US senators threaten Iran nuclear talks with call for new sanctions at ‘crucial’ stage
The talks are now focusing on the actual text of the agreement,
Iranian Foreign Minister Mohammad Javad Zarif told reporters
“There remain just one or two unsolved questions,” Itar-Tass quoted Zarif as saying. Those may include the construction of the plutonium reactor in Arak, which the Iranian official earlier called “one of the most controversial issues.”
Zarif’s announcement came just before Russian Foreign Minister Sergey Lavrov arrived in Geneva to take part in talks.
However, just as Lavrov was scheduled to arrive, the US senators’ call for extra sanctions on Iran appears to have added more pressure on already tough negotiations.
“A nuclear weapons capable Iran presents a grave threat to the
national security of the United States and its allies and we are
committed to preventing Iran from acquiring this capability,”
the group said in a statement.
Among the political heavyweights pushing for new economic sanctions against Iran are Democrats Robert Menendez, chairman of the Senate Foreign Relations Committee and Charles Schumer as well as Republican Senators Bob Corker and John McCain, a member of the Foreign Relations and Senate Armed Services committees.
“We will work together to reconcile Democratic and Republican proposals over the coming weeks and to pass bipartisan Iran sanctions legislation as soon as possible,” the statement read.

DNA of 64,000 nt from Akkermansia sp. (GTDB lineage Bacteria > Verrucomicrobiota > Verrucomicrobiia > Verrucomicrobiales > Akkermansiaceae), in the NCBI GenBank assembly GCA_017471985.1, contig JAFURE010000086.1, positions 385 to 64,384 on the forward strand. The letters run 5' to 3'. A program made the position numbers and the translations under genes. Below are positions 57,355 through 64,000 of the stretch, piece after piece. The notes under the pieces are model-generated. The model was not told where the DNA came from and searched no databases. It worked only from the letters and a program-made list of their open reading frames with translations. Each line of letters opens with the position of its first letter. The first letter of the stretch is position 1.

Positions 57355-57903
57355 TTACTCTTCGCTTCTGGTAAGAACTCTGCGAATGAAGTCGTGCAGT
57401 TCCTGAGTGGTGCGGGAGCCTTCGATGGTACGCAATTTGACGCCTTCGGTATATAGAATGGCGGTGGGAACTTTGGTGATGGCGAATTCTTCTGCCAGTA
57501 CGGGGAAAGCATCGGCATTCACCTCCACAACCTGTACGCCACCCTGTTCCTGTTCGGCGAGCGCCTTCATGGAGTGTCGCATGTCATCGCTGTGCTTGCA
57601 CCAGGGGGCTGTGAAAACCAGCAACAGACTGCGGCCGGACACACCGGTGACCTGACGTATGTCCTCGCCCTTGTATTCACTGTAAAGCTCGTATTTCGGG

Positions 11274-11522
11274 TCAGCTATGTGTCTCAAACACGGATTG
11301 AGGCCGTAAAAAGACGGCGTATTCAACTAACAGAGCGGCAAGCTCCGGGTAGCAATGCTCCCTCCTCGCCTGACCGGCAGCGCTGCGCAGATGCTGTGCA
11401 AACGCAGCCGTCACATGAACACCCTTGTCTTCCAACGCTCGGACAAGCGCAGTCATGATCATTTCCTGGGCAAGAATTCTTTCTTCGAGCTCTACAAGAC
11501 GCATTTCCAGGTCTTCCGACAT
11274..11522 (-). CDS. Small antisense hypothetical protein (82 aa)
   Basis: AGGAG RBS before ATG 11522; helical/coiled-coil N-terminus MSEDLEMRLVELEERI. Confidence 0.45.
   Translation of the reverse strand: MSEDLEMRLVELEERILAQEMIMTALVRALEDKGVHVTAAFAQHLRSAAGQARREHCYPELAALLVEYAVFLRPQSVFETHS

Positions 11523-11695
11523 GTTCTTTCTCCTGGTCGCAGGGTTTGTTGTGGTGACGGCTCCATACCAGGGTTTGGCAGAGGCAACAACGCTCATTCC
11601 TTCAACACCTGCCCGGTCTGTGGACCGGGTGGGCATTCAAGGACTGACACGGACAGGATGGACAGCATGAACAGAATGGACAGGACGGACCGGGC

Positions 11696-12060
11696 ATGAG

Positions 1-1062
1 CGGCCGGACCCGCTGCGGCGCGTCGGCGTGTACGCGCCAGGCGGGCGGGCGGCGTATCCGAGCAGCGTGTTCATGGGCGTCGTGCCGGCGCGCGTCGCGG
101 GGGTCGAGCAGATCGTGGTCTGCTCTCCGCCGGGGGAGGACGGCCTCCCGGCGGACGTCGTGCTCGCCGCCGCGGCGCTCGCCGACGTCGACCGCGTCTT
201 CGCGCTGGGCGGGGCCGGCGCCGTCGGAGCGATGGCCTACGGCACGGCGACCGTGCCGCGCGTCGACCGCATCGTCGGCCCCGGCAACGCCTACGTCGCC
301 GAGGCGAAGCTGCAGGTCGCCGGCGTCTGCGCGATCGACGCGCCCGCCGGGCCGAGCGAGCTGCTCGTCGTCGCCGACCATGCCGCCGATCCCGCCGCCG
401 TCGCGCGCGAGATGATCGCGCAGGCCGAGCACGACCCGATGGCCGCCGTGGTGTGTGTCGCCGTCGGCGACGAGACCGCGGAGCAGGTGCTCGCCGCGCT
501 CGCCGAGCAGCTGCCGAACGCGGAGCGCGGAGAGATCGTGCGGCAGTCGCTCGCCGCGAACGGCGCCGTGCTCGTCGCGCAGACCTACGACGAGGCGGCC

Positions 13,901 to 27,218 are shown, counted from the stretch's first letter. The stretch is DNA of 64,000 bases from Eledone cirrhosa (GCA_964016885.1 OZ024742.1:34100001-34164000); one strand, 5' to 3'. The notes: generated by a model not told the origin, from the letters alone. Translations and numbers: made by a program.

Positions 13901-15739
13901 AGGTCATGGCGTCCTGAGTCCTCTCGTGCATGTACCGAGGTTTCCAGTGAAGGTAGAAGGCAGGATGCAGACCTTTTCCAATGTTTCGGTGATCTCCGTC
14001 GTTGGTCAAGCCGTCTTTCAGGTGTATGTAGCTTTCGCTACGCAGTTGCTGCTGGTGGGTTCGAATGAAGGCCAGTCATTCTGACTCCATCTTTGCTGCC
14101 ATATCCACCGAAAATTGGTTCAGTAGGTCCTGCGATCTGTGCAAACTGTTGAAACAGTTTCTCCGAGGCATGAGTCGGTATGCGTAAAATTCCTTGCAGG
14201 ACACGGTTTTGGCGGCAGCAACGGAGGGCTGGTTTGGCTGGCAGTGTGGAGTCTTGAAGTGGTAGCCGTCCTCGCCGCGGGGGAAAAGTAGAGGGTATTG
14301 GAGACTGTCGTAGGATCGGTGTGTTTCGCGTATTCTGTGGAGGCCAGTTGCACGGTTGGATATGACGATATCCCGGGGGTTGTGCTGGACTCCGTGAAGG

In the meantime Senate Majority Leader Harry Reid said that he will go ahead with the bill on new sanctions next month if Geneva talks fails.
“I will support a bill that would broaden the scope of our current petroleum sanctions, place limitations on trade with strategic sectors of the Iranian economy that support its nuclear ambitions, as well as pursue those who divert goods to Iran,” Reid said.
Meanwhile, legislation proposed on Thursday by Senator Bob Corker is seeking to limit President Obama's ability to offer sanctions relief to Iran. According to the bill Obama would have only 240 days to strike a deal and would be required to prove any relief supports American national security interests.
Zarif and P5+1 chief negotiator Catherine Ashton earlier held a
“It has been very detailed it has been very substantial,”
Ashton's spokesman, Michael Mann said. “We are making
One source from the European delegation told AFP that negotiators
are “making progress” with “fewer points” of the
draft agreement remaining in “brackets.”
“But obviously the remaining issues are the hardest ones,” the source added. “[Friday] will be important.”
Meanwhile Israel remains on the offensive to stop the negotiations from advancing as Tel Aviv demands an immediate end to any of Tehran’s nuclear ambitions.
At a meeting Thursday morning with Jewish leaders in Moscow, Prime Minister Benjamin Netanyahu once again said Iran’s Supreme Leader Ali Khamenei had shown his true face on Wednesday.
“[Khamenei] called Jews ‘rabid dogs’ and said that they were not human,” said Netanyahu. “The public responded to him with calls of ‘Death to America! Death to Israel!’ Doesn’t this sound familiar to you? This is the real Iran! We are not confused!”
Iran’s Supreme leader indeed delivered a speech just before the resumption of talks in Geneva, in which he used harsh words to emphasize that the Islamic system is “not after a war with others.”
“Sometimes this is heard from the enemies of Iran, such as from the sinister mouth of the unclean rabid dog of the region in the Zionist regime,” he said, referring to Israeli’s Prime Minister Benjamin Netanyahu.